Had her party won an overall majority, there would be no real need to pay any attention to other parties’ manifestos.

However, she will now need to win the support from at least one MSP from the opposition parties in order to pass legislation.

It is most likely that the independence supporting Scottish Greens will support her pursuit for another referendum, but at the cost of Sturgeon agreeing to back some of their manifesto pledges.

This could include forcing the SNP’s arm to phase out the oil and gas industry quicker than the SNP would like.

The Scottish Greens’ new co-leader Lorna Slater described the industry as incompatible with working towards the targets of the Paris climate agreement, on BBC Scotland.

What has Nicola Sturgeon said since the election results?

Speaking about the election result, Nicola Sturgeon said she would prioritise Covid recovery, before embarking on securing a second independence referendum.

On 8 May, as her party’s victory was secured, she said the “majority of people in Scotland back a progressive, inclusive, outward looking vision for the future of our nation”.

She added that Scotland’s political standpoint was not reflected south of the border, saying: “Yet we are facing many more years of right-wing Brexit-obsessed Tory governments that we don’t vote for, taking us in a direction we haven’t chosen.”

In response to Boris Johnson telling the Telegraph that he would not support a second referendum as it was “ripping the country apart”, “irresponsible and reckless,” Sturgeon said he had no right to refuse to accept the democratic wishes of the Scottish people.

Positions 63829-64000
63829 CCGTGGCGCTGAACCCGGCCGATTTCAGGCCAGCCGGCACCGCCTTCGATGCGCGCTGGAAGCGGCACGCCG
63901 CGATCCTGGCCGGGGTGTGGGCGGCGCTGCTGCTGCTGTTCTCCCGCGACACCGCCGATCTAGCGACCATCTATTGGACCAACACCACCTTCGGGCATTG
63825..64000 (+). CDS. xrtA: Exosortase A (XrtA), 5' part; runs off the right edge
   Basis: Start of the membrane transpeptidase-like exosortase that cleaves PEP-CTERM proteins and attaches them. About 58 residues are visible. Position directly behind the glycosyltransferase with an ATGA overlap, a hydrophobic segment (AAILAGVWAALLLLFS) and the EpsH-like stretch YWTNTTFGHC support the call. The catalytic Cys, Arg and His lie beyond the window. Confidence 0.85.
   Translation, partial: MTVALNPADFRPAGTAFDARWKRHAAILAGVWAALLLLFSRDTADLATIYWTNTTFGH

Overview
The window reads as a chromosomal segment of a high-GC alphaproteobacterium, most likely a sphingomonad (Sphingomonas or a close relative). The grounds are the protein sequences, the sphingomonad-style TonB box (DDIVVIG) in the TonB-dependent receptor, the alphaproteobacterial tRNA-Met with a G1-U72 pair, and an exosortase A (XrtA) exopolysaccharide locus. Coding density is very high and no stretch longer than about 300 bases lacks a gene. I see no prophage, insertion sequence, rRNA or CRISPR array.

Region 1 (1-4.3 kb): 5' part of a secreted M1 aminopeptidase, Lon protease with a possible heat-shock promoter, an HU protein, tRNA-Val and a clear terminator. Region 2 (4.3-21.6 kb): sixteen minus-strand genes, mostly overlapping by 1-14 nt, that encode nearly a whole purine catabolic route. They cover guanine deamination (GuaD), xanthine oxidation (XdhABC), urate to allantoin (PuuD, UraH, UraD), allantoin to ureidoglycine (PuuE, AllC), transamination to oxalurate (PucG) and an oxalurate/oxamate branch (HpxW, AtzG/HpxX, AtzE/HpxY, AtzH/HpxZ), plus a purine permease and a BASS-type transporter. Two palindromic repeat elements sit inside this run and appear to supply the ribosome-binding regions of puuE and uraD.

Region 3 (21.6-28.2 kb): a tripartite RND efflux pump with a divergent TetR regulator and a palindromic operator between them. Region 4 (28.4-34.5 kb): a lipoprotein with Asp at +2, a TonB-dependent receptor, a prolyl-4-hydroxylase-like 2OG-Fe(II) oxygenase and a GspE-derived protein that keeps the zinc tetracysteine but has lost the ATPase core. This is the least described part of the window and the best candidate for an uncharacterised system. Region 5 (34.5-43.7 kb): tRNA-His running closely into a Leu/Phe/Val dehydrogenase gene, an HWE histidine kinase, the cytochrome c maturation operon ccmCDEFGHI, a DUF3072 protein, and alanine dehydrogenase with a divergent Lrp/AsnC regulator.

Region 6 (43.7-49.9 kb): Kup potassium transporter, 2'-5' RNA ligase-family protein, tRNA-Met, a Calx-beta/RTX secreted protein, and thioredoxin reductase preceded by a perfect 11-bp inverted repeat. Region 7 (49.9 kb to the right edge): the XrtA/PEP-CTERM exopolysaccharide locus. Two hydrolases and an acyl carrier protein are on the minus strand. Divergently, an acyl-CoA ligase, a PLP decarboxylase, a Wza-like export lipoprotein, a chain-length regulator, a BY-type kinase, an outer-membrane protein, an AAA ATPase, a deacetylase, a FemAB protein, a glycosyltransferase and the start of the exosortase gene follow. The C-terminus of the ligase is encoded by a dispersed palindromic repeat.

However, she did tell the BBC’s Andrew Marr that she would be “absolutely” willing to work with the UK government on a Covid recovery plan, which she said is her top priority for the time being.

Has Anas Sarwar and Douglas Ross commented on the result?

Scottish Conservative leader Douglas Ross has been re-elected to the Scottish Parliament on the North East regional list.

He was previously elected as an MSP in 2016, before resigning his seat to become a Conservative MP at Westminster.

In a speech on 8 May, following his appointment as an MSP, he said: "This region is so important to me, I've lived within the Highlands and Islands in Moray, my entire life.

"I've had the great pleasure and privilege to represent this area before and I am delighted to be returned again to represent this diverse and wonderful part of Scotland."

He has also said he believes Scottish people want the parliament and regions of the UK to “work together - to show the same unity that people across this country have shown in coming through the worst of this pandemic so far and looking towards our recovery as a country."

Meanwhile, Labour leader Anas Sarwar has said Scottish Labour are “on a journey” to rebuild, but that his party are “back on the pitch.”

"I think you need to remember where we were 10 weeks ago," he told the BBC Sunday show, referring to the opinion polls before he became Scottish Labour leader.

He has vowed to push for Covid recovery first and is willing to work with any other party to fulfil their election promises on the recovery.

"Yes we will have big disagreements," he said, "But that will not stop me working with them."